Y’all a professional photographer I am not. I don’t shoot in manual. I don’t have the best lens. I make a ton of amateur mistakes. But I’ve worked alongside some pretty incredible photographers over the years in my old marketing profession, and picked up even more tips from photographer friends that have served me well. I still may not get the right angle and I might miss the golden hour. But one thing I can do like a champ? Edit.
Editing photos is not for the faint of heart. Sure, there are some apps out there that make it really easy. VSCO is one that I’ve played with and enjoy. Snapseed and Instagram too. And as much as I love The Gram, a filter doesn’t provide the same high-level editing that I like my pictures to have, so a few years ago I turned to Lightroom and have never looked back.
One thing I love about Lightroom is its mobile version. So whether I am shooting with my phone or my DSLR, I can edit both through the program without having to transfer iPhone pics to my computer.
I use Lightroom Classic which is pretty user friendly and intuitive. When I first purchased the program (there is a free version with limited capability if you want to play before you buy), I watched a few YouTube tutorials to help me get the hang of it. There are also presets you can purchase from any number of companies (VSCO and Jillian Harris both sell them) to do the editing for you. But I prefer to edit my own photos individually to get the look I’m after: lots of light, warmth, white space.
I also love to shoot in natural light (I NEVER use my flash) and find that photo editing is an excellent way to pull light back into the photo by playing with exposure, highlights, and white balance in Lightroom. I sometimes get a little exposure happy, and have to be mindful about not overexposing my photos during the editing process. I’m getting better. . .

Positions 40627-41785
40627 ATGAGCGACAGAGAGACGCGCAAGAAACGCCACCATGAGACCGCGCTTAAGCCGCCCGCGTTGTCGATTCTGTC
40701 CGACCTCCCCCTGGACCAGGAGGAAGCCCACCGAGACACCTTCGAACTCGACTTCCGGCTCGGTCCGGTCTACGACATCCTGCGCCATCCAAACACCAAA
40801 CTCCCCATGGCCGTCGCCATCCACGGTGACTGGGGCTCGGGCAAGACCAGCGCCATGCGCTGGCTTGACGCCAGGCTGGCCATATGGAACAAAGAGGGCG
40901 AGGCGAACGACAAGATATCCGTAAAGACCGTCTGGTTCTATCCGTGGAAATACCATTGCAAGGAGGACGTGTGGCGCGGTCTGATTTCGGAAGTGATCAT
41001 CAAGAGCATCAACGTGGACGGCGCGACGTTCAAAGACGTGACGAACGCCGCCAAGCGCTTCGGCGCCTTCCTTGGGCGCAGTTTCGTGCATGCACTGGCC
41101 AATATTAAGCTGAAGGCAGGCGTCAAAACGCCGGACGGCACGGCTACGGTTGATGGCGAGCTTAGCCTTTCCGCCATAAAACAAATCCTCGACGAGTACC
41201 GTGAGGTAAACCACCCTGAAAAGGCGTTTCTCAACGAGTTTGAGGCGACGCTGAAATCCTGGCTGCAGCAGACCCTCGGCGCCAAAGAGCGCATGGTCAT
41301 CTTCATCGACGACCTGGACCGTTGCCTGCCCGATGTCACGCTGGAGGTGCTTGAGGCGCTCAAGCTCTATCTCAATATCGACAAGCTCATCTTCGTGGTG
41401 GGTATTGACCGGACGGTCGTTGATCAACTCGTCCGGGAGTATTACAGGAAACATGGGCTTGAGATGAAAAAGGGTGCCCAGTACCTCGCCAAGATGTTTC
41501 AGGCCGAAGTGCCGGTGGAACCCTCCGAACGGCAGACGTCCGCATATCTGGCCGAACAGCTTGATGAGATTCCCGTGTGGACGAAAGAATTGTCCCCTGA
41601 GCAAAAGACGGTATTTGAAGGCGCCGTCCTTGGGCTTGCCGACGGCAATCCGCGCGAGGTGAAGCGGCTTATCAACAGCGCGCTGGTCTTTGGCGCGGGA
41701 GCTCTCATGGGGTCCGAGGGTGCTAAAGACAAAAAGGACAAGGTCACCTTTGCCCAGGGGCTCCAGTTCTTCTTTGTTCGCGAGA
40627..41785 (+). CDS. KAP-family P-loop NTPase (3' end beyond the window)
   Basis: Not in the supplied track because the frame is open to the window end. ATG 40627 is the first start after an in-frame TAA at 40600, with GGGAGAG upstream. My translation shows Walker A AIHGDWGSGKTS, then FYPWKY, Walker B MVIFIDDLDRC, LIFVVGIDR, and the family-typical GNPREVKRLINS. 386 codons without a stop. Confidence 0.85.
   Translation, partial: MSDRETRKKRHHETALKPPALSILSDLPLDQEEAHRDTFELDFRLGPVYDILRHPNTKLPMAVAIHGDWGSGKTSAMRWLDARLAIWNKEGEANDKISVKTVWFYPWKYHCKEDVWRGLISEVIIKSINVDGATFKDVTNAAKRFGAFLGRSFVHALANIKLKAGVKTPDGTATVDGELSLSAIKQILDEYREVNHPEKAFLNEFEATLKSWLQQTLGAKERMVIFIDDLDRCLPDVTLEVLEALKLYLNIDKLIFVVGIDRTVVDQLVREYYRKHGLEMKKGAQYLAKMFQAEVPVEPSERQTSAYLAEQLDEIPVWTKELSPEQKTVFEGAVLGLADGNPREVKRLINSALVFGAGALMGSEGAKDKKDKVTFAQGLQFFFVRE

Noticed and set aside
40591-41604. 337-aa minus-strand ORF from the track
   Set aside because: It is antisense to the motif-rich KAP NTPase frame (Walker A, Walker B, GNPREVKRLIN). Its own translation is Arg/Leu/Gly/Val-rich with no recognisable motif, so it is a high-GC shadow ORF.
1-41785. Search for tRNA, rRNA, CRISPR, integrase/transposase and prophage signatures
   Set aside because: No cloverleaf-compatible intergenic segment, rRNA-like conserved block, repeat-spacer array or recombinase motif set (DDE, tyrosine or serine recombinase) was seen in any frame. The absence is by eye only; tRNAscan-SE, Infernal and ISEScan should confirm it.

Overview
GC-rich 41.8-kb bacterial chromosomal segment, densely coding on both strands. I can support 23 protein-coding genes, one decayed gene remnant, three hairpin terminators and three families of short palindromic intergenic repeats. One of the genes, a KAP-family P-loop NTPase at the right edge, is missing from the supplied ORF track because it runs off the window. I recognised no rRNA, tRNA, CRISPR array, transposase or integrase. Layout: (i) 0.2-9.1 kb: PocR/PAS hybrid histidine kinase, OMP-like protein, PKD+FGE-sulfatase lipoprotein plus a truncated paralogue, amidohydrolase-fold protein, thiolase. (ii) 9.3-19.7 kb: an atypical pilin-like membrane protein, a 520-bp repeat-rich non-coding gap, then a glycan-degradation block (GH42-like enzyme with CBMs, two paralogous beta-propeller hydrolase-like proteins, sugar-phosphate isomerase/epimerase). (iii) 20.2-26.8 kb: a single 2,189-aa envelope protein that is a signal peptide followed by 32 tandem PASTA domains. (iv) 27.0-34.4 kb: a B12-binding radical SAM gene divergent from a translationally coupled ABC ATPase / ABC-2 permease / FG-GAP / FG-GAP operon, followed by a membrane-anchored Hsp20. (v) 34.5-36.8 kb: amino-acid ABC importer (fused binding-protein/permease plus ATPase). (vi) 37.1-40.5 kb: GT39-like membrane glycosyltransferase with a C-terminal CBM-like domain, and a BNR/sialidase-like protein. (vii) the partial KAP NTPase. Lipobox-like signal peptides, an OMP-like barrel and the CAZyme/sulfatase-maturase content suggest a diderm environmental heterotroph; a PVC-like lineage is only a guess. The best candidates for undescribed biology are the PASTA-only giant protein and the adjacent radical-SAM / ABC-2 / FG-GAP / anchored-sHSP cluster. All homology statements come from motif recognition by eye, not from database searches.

I have also become more interested in food photography after beginning my Arbonne business and find that food looks much more appealing post-edit. If you’ve ever found yourself saying “it tastes better than it looks” I’d encourage you to consider food editing! I love to play with vibrance and saturation to make food photos pop. I also lift the blacks (shadows) in the picture and increase the whites.
I’ll sometimes whitewash photos too depending on what look I’m going for. A great example is the picture I took last week of my Arbonne lavender protein shake. I wanted the photo to be less about the details of my background kitchen and more about what was in the foreground, so I increased the whites and highlights big time and eliminated all the shadows. Much of this comes down to personal preference and the more you practice, the better you’ll get at figuring out your editing style.
When I shoot outside, light can be harsh. If I have my good camera, I always shoot in RAW. The quality is always so much higher because none of my photo information is compressed, so there’s more ability to edit afterwards. When I edit photos I’ve taken outside (whether by camera or phone), I often bring in color—specifically warmer tones—to make the colors pop. I like to lift the shadows and bring down the highlights to make the photo feel really alive (and toning down highlights will bring out details in the sky or a sunrise which I love).
I know that not everyone feels the need to edit photos. The best memories are branded in my memory, and the second best are in a picture somewhere. I just happen to believe that a great looking photo can enhance the memory in the mind’s eye. All photo editing programs and apps take some getting used to—there’s a learning curve for each one—but practice makes progress and most of my best photos are now edited in under a minute. So, play with Lightroom or VSCO or Snapseed or Photoshop and have fun making your pictures memory worthy!